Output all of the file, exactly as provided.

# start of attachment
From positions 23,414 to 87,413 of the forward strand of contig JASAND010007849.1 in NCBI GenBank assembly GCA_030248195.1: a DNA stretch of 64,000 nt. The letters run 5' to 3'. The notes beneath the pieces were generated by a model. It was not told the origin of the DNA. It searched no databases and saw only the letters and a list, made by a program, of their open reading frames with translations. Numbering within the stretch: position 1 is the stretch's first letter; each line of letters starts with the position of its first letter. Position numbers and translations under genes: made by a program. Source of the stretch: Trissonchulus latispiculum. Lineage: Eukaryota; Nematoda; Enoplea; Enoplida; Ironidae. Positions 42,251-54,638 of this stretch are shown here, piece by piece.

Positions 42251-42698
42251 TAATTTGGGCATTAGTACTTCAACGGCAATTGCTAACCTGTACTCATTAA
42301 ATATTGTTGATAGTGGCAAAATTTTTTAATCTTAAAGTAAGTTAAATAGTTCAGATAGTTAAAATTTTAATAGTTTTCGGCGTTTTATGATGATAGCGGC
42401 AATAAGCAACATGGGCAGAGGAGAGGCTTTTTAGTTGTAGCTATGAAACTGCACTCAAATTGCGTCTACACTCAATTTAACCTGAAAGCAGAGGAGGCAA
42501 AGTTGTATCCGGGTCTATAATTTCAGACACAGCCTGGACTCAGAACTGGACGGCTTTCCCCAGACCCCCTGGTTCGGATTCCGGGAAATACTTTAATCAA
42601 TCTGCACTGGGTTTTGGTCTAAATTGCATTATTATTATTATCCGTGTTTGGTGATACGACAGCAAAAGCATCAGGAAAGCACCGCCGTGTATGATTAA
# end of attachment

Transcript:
From positions 23,414 to 87,413 of the forward strand of contig JASAND010007849.1 in NCBI GenBank assembly GCA_030248195.1: a DNA stretch of 64,000 nt. The letters run 5' to 3'. The notes beneath the pieces were generated by a model. It was not told the origin of the DNA. It searched no databases and saw only the letters and a list, made by a program, of their open reading frames with translations. Numbering within the stretch: position 1 is the stretch's first letter; each line of letters starts with the position of its first letter. Position numbers and translations under genes: made by a program. Source of the stretch: Trissonchulus latispiculum. Lineage: Eukaryota; Nematoda; Enoplea; Enoplida; Ironidae. Positions 42,251-54,638 of this stretch are shown here, piece by piece.

Positions 42251-42698
42251 TAATTTGGGCATTAGTACTTCAACGGCAATTGCTAACCTGTACTCATTAA
42301 ATATTGTTGATAGTGGCAAAATTTTTTAATCTTAAAGTAAGTTAAATAGTTCAGATAGTTAAAATTTTAATAGTTTTCGGCGTTTTATGATGATAGCGGC
42401 AATAAGCAACATGGGCAGAGGAGAGGCTTTTTAGTTGTAGCTATGAAACTGCACTCAAATTGCGTCTACACTCAATTTAACCTGAAAGCAGAGGAGGCAA
42501 AGTTGTATCCGGGTCTATAATTTCAGACACAGCCTGGACTCAGAACTGGACGGCTTTCCCCAGACCCCCTGGTTCGGATTCCGGGAAATACTTTAATCAA
42601 TCTGCACTGGGTTTTGGTCTAAATTGCATTATTATTATTATCCGTGTTTGGTGATACGACAGCAAAAGCATCAGGAAAGCACCGCCGTGTATGATTAA